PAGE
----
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Matteotti, Giacomo(jä`kōmō mät-tāôt`tē), 1885–1924, Italian Socialist leader; the outstanding opponent of the Fascist regime during its early days. He was a member of parliament, and his murder by Fascist hirelings precipitated a parliamentary crisis that Mussolini overcame by disavowing the murder and by tightening police control. With the crushing of the opposition aroused by Matteotti's assassination, Mussolini's dictatorship may be said to have begun. The murderers and their accomplices received only nominal sentences.
Born May 22, 1885, in Fratta Pole-sine, Rovigo Province; died June 10, 1924, in Rome. One of the leaders of the Italian Socialist Party. A lawyer by education.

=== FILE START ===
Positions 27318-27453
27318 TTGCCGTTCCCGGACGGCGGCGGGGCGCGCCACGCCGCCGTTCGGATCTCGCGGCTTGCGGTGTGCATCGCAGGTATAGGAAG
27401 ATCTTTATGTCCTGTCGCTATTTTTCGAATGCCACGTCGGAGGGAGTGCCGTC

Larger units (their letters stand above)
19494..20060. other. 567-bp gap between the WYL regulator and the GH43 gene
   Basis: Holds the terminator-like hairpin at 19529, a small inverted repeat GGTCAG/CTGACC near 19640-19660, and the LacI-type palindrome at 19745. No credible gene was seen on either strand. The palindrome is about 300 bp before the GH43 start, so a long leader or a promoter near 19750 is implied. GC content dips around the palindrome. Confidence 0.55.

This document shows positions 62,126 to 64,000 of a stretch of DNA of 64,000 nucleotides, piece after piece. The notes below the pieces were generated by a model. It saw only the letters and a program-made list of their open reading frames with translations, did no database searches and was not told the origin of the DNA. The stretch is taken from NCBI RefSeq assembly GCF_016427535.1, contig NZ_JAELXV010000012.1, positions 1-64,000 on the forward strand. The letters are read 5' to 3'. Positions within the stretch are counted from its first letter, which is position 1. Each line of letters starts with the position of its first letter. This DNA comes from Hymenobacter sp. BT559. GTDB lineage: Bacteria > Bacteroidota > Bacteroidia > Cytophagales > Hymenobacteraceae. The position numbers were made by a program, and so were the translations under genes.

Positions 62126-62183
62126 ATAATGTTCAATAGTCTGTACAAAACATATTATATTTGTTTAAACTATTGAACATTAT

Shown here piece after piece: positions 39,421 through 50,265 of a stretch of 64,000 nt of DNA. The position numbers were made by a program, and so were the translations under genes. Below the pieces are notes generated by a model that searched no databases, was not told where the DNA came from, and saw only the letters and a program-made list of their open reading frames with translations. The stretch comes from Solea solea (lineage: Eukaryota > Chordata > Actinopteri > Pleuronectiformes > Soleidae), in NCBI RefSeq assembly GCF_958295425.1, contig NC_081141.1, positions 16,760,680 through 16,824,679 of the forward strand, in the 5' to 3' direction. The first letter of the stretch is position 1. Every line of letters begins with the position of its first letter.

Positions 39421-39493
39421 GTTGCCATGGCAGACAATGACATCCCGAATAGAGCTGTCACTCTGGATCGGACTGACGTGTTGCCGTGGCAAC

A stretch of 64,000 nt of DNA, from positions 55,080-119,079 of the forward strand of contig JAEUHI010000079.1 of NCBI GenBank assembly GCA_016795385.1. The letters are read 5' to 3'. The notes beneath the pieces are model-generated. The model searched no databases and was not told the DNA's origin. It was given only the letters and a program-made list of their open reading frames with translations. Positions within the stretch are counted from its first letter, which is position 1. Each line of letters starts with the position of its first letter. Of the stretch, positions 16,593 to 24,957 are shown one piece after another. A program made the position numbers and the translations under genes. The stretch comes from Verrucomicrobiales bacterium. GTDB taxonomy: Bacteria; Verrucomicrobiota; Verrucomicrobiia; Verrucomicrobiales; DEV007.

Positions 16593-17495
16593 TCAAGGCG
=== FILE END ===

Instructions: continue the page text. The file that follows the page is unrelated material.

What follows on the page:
During World War I, Matteotti was arrested and imprisoned for antiwar activity. In 1919 he became a parliamentary deputy. In October 1922, together with F. Turati and other reformers, he was expelled from the Italian Socialist Party and helped found the Unitary Socialist Party, which he served as political secretary. In contradistinction to the other reformers, he advocated decisive resistance to fascism. On May 30, 1924, in the newly elected Chamber of Deputies, Matteotti exposed the electoral machinations and abuses of the Fascist Party and demanded that the mandates of the Fascist deputies be annulled. While preparing new exposures of the Fascist regime, he was kidnapped and murdered by the Fascists. His murder caused an acute crisis for the Fascist regime, including the formation of the Aventine Bloc.